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Author Scams: How To Spot And Avoid Them

Author Scams: How to Spot and Avoid Them

Spot and avoid author scamsScams are an unfortunate part of every industry and it seems as though scams are becoming more and more frequent. ALLi author member Stephen Bentley shows us how to spot and avoid author scams.

Pirates, Scammers, and Nary a Cap’n Jack Sparrow in Sight

Book pirates and author scams in their various guises are the bane of us indie authors. Advance Review Copies (ARCs) are an accepted method of gaining traction for reviews of a new release. However, ARCs attract scammers like blood in the water attracts sharks.  Vigilance is the watchword if you wish to safeguard your hard work.

ALLi asked if I would write this post considering my fourteen years’ experience as a detective and a further fourteen years as a barrister specialising in criminal trials. I’m now retired from the law, and like you, I am an independent author. The request was accompanied by two suggestions: focus on how to spot scammers by their email addresses, and take a broader look at language scammers use.

The first suggestion is easier to deal with than the second. It’s impossible to spot a scammer by merely looking at an email address. That is akin to a law enforcement officer’s ability to spot a criminal by simply looking at a person. It’s not possible.

How to identify book and author scams

Let me stick with that analogy because it blends in well with the second suggestion of looking at the language scammers are likely to use.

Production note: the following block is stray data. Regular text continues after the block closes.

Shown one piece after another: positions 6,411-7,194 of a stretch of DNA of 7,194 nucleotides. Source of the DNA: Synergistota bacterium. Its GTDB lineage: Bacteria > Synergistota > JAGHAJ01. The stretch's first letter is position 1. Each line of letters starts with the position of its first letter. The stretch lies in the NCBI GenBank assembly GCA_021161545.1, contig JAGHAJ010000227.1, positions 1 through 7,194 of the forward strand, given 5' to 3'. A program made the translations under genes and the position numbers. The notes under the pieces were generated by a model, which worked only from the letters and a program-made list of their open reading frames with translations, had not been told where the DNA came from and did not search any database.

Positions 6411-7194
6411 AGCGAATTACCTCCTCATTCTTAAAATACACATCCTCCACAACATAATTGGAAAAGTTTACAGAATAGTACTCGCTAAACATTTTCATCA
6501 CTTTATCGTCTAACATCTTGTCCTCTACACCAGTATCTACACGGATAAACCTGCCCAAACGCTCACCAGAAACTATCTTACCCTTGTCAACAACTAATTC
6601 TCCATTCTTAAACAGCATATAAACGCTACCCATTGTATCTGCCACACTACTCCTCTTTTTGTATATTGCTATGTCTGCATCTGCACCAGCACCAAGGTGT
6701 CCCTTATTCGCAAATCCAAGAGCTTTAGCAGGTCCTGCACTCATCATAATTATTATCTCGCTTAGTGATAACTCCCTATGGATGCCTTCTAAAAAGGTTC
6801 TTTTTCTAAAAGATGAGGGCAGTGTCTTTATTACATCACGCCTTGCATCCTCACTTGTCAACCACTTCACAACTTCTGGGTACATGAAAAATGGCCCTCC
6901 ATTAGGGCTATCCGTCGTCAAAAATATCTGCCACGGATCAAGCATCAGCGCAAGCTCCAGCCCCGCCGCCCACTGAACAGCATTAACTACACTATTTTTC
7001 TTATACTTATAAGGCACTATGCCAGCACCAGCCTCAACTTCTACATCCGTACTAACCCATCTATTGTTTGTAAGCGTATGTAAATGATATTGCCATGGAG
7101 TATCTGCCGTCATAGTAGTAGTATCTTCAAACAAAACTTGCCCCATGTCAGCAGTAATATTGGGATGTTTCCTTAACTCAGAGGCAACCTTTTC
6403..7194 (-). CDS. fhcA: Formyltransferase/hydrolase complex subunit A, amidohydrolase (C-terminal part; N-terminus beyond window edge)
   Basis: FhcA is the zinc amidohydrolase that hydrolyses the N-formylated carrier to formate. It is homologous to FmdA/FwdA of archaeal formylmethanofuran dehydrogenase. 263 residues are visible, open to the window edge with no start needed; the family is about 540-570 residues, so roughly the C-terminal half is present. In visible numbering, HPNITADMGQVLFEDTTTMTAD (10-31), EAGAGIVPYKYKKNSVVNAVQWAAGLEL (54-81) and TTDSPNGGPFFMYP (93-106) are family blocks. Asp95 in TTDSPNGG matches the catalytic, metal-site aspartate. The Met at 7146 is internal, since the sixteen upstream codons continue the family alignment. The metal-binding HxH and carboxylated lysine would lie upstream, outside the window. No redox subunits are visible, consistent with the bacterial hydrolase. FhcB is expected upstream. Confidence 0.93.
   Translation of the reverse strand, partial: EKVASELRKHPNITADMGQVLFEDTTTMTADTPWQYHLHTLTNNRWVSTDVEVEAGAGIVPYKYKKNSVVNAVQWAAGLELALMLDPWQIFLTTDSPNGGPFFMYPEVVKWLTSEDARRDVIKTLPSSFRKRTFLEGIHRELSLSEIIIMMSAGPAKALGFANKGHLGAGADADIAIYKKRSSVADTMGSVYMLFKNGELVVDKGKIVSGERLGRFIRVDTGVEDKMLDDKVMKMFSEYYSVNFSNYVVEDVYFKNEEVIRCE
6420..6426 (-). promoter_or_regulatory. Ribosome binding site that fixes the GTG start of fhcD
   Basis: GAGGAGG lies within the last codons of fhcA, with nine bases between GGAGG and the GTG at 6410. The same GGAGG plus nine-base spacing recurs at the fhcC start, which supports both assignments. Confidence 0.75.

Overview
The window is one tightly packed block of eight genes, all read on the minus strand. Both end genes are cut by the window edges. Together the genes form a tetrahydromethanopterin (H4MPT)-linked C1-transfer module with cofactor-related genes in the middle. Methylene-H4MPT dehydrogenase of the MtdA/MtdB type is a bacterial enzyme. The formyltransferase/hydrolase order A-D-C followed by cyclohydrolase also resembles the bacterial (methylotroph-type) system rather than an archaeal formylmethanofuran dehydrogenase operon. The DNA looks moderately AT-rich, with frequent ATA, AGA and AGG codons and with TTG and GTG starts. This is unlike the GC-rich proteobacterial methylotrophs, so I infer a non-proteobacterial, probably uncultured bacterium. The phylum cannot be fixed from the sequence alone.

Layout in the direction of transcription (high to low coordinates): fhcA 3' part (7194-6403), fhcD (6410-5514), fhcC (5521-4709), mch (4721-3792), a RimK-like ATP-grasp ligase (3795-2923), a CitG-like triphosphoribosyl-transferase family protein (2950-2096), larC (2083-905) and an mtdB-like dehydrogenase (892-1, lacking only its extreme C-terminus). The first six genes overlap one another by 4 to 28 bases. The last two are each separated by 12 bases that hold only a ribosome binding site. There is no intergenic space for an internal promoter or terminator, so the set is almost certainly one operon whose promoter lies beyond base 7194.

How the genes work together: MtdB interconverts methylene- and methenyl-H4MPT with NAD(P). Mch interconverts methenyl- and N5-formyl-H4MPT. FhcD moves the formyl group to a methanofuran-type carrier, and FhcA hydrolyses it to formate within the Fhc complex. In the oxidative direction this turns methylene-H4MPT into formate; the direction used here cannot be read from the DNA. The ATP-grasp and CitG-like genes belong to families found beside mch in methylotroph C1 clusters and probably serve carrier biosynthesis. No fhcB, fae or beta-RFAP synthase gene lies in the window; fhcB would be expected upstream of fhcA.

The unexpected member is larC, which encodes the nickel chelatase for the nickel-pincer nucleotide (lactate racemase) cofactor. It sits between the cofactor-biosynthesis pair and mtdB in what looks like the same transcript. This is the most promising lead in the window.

A police officer takes more notice of actions in determining if someone is deemed to be a suspect potentially engaging in criminal activity. You may call actions behaviour. It’s the behaviour of the scammer or criminal that gives rise to suspicion.

Here is a case in point with the name and email address changed for obvious reasons. But first a disclaimer: I need to mention Booksprout in my example and their services for authors. I have no affiliate or other connection of any kind to the company, its founder, or any of its employees.

Booksprout is an automated ARC service for authors both traditional and self-published authors. If you need to know more, follow the link as the full details of what they do is beyond the scope of this post.

Book Sprout Follow

Right, back to the tale: I have an ARC posted to its website. The aim with all ARCs is to attract genuine reviewers or book bloggers.

I received this email from (not real name) Polly Pirate. In it she wrote:

Hi, I have tried several times but each time I click the button to request a review copy of your book I am redirected to a ‘page not found’ page. I would appreciate if you can email me a review copy in MOBI, PDF or EPUB format to [email protected]  Thank you, Polly P.

Examine behaviour

Remember what I said earlier about behaviour? This message is a lie. One, I tried it myself and the link to the ARC works. Two, my dashboard showed several others had downloaded the ARC. Three, the site operates a ‘help’ system for those in difficulty.

This was a blatant attempt to bypass the Booksprout system and grab my book for free, no doubt with no intention to review but rather sell it on the darknet. Polly clearly knows that Booksprout has a detection system in place. That is why she did not follow the usual protocol. The system knows who the freeloaders and scammers are by tracking emails. I contacted them about Ms. Pirate and this was part of their reply:

“Thank you for passing along this message. Please disregard/delete this message, because we are aware of this person and we are taking action against them.